The very first night Luba Tryszynska was in the Bergen-Belsen concentration camp in December of 1944 after spending time at Auschwitz, she thought she heard a voice crying, “Mama! Mama!” She investigated, going outside on a winter night, and heard the cries more clearly. They were coming from a field. In the field she found 54 children, some of them babies in pillowcases. The children were Dutch, and their parents had been diamond-cutters in Amsterdam. The children were separated from their parents, who were forced to work for the Nazis, and the children were supposed to be killed. However, the two men assigned to shoot the children could not do it, and they left them in the cold field. Luba took them to her barracks, where the other women greeted and comforted the children — and wondered how they could feed them. Nevertheless, they helped Luba to take care of the children during the months before the camp was liberated. Fortunately, Luba was able to get food for them. The Nazis thought that she was a nurse, and so she had special privileges. Since the Nazis in Bergen-Belsen did not know she was a Jew (perhaps because of the mix-up that made them think she was a nurse), she made sure that her long sleeves covered the tattooed numbers that identified her as a Jew, thus allowing the Nazis to think that she was a political prisoner. Her ability to speak both German and Russian also helped protect her. Because of her special privileges as a nurse, she had freedom to move around the camp, and she would ask cooks and bakers for food to feed the children. (Although the children’s existence was kept secret from the Nazis, many of the prisoners in the camp soon learned about the children.) She was able to hide the food under her coat and carry it to the barracks. The children were grateful to Luba, and for her birthday they wanted to give her a present. The price of the present was two loaves of bread, and they were able to get two loaves of bread by giving up one-half of their daily slice of bread for two days. The present they gave her was a red scarf. (Luba probably would have preferred that they eat the bread, as food was scarce, but she appreciated the gift — and the poem the children wrote to accompany it.) As the war wound down, food grew scarcer, but in April of 1945 the Nazis left and the British arrived. Luba and the children and all the surviving inmates of Bergen-Belsen were free. Of the 54 children whom Luba found, 52 survived the Holocaust. Luba accompanied the children back to Holland, where the children joined their surviving family members. Luba was a hero in Holland, and the Dutch called her “the Angel of Bergen-Belsen.” Queen Wilhelmina asked Luba to stay in Holland, but Luba went back to help other survivors and to try to find any surviving members of her family. Unable to find any surviving family members, she went to the United States and married Sol Frederick, who had also survived the Holocaust, and raised a family with him. In April of 1995, 40 years after liberation, the children she had saved — who were now middle-aged — flew her to Amsterdam so Queen Beatrix could present her with the Silver Medal of Honor for Humanitarian Services. Luba says, “I never thought of myself as a particularly brave person, certainly not as a hero. But I found that inside every human being there is a hero waiting to emerge. I never could have done what I did without the help of many heroes.”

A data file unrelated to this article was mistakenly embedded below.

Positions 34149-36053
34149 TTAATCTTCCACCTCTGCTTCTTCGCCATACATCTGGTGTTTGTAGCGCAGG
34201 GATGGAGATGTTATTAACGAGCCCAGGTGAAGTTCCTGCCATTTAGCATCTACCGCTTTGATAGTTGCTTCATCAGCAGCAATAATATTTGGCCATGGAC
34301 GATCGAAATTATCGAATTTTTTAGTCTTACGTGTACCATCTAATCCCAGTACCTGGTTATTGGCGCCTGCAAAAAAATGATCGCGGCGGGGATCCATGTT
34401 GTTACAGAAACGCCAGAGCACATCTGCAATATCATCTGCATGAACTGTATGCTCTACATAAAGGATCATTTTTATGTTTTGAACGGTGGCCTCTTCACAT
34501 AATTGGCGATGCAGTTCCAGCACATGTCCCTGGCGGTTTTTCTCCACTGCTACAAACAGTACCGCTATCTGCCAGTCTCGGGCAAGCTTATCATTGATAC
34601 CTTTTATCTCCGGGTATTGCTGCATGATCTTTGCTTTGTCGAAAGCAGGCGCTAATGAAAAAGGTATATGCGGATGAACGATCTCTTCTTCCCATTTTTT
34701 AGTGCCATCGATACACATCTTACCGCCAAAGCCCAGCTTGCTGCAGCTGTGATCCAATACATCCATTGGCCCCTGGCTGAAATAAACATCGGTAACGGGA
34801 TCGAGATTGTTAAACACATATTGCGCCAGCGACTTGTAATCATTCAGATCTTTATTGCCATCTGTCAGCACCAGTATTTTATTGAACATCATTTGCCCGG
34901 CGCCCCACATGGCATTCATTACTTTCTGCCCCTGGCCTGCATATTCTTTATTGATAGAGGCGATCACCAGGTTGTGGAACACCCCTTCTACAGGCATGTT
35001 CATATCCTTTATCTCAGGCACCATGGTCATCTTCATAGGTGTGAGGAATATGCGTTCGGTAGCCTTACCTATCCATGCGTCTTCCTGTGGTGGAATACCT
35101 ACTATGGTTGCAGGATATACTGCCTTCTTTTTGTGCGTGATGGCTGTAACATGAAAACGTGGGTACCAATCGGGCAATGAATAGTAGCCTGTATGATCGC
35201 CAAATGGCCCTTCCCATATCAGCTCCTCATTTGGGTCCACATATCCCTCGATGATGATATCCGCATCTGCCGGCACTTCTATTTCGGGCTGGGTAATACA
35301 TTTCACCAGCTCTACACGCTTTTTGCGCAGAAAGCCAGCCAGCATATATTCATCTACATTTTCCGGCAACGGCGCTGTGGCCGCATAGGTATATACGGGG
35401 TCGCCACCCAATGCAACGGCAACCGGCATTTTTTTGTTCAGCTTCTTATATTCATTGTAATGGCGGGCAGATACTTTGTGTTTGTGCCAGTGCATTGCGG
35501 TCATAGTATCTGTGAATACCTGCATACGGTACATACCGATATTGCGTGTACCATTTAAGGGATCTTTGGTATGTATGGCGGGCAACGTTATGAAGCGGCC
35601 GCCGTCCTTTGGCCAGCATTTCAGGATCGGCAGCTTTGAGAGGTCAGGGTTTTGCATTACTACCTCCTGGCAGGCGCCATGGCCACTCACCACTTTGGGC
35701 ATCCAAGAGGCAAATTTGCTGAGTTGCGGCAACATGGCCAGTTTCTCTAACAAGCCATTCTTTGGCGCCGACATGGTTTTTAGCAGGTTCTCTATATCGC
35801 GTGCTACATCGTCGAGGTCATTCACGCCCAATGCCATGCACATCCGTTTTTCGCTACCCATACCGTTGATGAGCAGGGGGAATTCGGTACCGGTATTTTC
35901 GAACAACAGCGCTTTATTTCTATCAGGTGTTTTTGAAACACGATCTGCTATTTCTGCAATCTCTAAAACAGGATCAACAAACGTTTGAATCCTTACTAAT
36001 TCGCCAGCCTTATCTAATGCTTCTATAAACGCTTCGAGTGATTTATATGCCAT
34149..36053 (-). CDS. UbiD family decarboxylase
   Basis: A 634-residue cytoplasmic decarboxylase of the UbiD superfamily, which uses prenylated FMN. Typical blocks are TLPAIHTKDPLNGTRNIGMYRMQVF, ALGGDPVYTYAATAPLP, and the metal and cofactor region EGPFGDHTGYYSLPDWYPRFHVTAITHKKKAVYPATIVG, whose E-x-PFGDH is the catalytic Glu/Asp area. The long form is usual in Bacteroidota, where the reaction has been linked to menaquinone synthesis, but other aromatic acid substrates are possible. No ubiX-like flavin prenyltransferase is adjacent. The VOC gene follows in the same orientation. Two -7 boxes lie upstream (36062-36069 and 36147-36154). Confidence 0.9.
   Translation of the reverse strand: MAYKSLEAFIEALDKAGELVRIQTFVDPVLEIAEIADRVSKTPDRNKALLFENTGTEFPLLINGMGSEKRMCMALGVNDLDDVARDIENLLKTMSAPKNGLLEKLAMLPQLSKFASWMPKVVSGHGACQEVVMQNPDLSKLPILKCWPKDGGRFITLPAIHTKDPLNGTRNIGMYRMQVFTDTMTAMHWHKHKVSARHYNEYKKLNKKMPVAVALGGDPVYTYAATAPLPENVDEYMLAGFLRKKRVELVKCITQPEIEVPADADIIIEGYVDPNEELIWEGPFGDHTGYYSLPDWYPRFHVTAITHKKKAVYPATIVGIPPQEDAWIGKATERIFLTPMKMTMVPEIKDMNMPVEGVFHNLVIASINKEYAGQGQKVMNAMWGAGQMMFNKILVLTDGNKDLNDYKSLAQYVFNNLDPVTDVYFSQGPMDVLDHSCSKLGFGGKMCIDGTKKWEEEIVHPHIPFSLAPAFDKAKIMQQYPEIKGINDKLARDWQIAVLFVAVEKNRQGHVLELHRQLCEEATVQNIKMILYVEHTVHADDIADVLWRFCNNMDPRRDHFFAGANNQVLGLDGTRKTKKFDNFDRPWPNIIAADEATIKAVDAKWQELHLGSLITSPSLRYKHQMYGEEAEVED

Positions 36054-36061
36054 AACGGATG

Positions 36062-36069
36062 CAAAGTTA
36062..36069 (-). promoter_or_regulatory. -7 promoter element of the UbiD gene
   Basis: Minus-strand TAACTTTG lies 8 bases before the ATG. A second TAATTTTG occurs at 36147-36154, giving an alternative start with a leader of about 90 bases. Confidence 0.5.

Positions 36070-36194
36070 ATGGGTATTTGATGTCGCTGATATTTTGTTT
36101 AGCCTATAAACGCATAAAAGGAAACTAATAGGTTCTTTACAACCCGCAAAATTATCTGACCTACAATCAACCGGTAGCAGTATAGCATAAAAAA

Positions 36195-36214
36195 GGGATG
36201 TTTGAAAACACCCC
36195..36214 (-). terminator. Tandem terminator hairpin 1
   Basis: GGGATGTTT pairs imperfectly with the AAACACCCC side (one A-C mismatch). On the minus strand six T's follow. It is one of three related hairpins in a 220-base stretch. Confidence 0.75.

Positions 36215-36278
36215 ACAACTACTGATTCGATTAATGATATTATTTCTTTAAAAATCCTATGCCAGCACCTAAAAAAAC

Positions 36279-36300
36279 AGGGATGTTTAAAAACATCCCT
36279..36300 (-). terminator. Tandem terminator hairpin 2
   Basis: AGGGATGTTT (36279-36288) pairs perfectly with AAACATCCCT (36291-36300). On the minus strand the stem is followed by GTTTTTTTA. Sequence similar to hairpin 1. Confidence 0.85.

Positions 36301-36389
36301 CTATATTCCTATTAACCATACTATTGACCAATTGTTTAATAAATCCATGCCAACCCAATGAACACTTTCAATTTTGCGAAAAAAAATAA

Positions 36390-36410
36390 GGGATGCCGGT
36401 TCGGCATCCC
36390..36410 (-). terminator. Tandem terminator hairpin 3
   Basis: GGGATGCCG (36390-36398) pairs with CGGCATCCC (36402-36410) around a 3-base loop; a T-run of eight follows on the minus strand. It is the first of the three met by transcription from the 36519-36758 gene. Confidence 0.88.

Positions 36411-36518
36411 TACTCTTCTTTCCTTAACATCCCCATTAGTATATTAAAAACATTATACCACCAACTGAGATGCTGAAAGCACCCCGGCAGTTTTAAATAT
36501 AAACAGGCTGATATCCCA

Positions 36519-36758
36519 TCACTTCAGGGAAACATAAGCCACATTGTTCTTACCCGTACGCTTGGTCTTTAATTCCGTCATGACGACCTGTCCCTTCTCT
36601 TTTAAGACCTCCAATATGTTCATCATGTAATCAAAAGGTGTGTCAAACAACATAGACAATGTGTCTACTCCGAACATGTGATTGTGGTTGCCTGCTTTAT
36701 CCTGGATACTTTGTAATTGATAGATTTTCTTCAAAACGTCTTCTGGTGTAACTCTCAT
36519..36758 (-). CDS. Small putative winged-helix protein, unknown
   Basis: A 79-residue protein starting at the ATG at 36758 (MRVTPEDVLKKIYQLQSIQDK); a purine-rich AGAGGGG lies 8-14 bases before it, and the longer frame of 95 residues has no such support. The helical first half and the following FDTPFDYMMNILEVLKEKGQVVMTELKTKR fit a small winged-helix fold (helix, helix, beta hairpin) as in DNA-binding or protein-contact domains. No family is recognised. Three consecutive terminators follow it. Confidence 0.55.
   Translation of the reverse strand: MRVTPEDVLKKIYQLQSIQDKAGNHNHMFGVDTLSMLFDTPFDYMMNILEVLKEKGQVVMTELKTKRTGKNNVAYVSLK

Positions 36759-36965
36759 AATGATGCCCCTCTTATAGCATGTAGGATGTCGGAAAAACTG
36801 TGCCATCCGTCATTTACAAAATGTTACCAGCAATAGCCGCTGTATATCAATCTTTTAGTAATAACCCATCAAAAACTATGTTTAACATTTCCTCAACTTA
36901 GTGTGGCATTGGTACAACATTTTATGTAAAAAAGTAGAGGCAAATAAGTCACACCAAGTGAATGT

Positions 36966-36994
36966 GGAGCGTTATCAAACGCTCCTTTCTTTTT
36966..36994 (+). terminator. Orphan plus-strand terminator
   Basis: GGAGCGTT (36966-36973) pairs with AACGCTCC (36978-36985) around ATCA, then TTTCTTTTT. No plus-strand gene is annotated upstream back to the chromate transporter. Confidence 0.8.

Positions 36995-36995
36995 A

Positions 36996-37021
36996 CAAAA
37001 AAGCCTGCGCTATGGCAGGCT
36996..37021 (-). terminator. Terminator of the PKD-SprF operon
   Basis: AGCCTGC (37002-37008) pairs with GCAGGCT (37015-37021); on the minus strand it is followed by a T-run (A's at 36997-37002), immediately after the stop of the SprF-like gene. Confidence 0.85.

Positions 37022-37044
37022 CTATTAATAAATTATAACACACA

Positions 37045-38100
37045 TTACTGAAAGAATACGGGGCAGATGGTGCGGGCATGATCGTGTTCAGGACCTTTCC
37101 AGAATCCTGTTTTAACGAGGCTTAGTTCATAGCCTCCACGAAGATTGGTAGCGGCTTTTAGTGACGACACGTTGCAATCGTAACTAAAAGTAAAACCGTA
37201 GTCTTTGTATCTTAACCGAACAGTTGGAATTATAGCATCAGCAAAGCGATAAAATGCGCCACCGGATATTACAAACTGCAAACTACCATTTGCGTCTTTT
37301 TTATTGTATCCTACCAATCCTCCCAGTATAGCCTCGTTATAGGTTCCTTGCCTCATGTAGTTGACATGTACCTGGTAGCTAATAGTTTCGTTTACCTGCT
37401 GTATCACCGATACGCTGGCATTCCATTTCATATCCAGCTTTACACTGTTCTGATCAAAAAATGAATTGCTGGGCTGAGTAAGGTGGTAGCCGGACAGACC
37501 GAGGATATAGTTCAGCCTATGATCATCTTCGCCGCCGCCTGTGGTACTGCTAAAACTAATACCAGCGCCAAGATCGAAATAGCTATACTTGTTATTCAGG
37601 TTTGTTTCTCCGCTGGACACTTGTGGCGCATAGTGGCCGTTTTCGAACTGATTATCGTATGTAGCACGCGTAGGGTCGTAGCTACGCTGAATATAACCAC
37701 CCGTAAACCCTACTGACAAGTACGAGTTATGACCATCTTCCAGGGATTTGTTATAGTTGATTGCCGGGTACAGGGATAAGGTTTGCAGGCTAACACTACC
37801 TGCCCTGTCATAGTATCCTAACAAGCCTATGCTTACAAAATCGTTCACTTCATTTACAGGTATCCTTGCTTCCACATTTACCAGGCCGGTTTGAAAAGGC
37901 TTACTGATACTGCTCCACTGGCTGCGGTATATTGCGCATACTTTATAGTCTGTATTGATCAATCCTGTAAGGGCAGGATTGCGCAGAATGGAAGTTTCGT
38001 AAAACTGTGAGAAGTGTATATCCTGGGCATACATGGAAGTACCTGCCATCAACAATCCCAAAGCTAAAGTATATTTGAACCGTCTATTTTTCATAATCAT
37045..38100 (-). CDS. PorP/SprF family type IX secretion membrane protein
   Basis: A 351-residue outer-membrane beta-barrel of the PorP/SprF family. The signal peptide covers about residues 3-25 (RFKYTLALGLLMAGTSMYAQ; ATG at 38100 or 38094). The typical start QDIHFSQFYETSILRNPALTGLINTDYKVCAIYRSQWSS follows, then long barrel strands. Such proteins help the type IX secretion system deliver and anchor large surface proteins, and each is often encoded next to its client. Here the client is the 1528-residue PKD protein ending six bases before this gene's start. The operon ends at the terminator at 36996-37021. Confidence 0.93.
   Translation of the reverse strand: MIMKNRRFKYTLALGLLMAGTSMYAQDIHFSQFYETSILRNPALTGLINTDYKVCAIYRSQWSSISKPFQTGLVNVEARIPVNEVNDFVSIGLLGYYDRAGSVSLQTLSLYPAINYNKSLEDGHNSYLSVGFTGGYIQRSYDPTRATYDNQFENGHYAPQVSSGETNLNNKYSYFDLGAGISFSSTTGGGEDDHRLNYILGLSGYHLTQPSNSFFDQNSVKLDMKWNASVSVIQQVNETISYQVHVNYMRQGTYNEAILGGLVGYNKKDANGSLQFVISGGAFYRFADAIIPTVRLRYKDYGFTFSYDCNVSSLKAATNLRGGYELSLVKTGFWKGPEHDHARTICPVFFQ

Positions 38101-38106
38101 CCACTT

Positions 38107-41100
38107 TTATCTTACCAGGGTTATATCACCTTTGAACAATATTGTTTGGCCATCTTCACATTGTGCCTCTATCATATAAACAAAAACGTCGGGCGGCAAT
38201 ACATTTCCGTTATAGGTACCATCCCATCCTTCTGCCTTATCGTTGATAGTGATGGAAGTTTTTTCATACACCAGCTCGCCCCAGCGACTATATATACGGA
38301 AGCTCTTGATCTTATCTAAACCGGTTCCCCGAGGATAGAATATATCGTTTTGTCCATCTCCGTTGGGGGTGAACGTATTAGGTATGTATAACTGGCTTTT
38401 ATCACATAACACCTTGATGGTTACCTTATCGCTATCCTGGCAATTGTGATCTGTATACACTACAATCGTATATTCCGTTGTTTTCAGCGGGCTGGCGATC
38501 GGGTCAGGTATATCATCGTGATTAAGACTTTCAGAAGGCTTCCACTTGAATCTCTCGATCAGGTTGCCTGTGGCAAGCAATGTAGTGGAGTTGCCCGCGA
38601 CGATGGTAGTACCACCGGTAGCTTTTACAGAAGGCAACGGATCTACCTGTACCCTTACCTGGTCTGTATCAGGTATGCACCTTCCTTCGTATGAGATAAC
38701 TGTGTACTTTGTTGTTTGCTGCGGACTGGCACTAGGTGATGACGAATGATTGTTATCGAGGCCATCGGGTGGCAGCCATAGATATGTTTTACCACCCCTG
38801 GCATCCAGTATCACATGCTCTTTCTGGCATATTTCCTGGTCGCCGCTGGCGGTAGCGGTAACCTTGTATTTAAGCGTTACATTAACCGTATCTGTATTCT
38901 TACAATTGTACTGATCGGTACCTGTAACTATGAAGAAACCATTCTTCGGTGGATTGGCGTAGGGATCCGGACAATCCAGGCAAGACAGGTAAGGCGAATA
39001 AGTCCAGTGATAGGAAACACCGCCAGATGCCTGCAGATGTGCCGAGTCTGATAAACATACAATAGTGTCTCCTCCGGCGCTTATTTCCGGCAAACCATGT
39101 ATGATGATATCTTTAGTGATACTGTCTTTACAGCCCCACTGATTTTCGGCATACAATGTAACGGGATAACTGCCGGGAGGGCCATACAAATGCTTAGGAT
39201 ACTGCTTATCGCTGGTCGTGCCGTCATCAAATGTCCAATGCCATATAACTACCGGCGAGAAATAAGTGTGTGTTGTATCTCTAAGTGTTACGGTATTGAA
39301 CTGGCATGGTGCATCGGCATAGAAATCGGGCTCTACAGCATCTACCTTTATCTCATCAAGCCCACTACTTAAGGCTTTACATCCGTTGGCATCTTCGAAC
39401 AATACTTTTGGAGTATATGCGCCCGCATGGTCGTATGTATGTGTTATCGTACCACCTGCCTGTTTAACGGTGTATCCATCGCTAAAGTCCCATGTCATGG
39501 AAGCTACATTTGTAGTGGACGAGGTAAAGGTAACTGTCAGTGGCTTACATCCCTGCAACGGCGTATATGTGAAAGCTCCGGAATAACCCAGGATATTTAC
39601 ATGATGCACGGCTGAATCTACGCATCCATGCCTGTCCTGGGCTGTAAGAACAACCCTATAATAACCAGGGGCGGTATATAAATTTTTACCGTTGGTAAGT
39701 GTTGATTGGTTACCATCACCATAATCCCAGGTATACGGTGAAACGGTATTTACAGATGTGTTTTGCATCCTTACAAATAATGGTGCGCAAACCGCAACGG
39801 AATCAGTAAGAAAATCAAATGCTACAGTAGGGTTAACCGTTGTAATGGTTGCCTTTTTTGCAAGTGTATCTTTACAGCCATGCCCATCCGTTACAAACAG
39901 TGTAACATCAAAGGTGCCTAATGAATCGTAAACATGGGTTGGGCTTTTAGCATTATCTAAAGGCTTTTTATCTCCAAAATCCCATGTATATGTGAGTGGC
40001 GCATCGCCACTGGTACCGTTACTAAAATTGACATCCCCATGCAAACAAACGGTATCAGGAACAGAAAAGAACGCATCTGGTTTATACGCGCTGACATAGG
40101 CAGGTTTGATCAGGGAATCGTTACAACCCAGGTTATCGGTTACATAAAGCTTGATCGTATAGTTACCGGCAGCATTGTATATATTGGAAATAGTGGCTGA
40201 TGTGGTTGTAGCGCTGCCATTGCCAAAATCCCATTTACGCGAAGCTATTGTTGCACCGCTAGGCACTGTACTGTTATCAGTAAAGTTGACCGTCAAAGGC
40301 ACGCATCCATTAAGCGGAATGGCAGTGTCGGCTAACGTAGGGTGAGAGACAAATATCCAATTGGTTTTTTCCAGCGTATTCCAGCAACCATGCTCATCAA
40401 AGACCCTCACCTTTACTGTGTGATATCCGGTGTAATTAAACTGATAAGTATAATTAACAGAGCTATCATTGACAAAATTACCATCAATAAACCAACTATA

When the Germans defeated France in World War II, lots of Jews went to Bordeaux, where they hoped to find passage away from France before the Nazis arrived and took them to concentration camps. The ship Kilissi arrived in port with a cargo of bananas, and the captain was astonished to see 600 people, all of whom were begging to be taken away before the Germans arrived. The captain of the Kilissi spoke to his crew, asking them whether they were willing to risk their lives in trying to save the Jews on shore. Every member of the crew was willing. The crew then dumped most of the bananas overboard, since they had no time to unload them. The Jews crowded on board, and the Kilissi started to sail them to freedom. Almost immediately, however, the ship’s engines stopped. Fortunately, the ship had stopped only to allow to get on board two men and one woman who were in a rowboat and screaming to get the ship’s attention. The ship took the Jews to Portugal, but authorities there would not allow them to disembark. However, they were allowed to get aboard a French warship that was going to Morocco. Terry Wolf was one of the 600 Jews saved by the captain and his crew. She calls him “a gallant man to whom the value of human life meant more than bananas, profit, comfort, and personal safety. Whenever his final voyage, I hope it is to Paradise.”

Alicia Jurman survived the Holocaust with much luck and determination. At a prison near Chortkov, Poland, she and other prisoners were given contaminated water to drink. She fell ill with typhoid fever and lapsed into a coma. When she woke up, she discovered that she was in the home of Jules and Sala Gold. They told her that she was now in the Jewish ghetto of Chortkov and that she had been in a coma for two weeks. The German prison guards had thought that Alicia was dead, and they had taken her out to be buried. They forced the Golds to bury Alicia and some other prisoners who were really dead. The Golds noticed that Alicia was still alive. They put her in a grave, but left an airhole so she could breathe. When the guards left, they dug her up, took her home, and nursed her back to consciousness. Much more, and much of it bad, happened to Alicia, but she survived the Holocaust, came to the United States, and married Gabriel Applebaum.

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David Bruce: Holocaust

PREBEN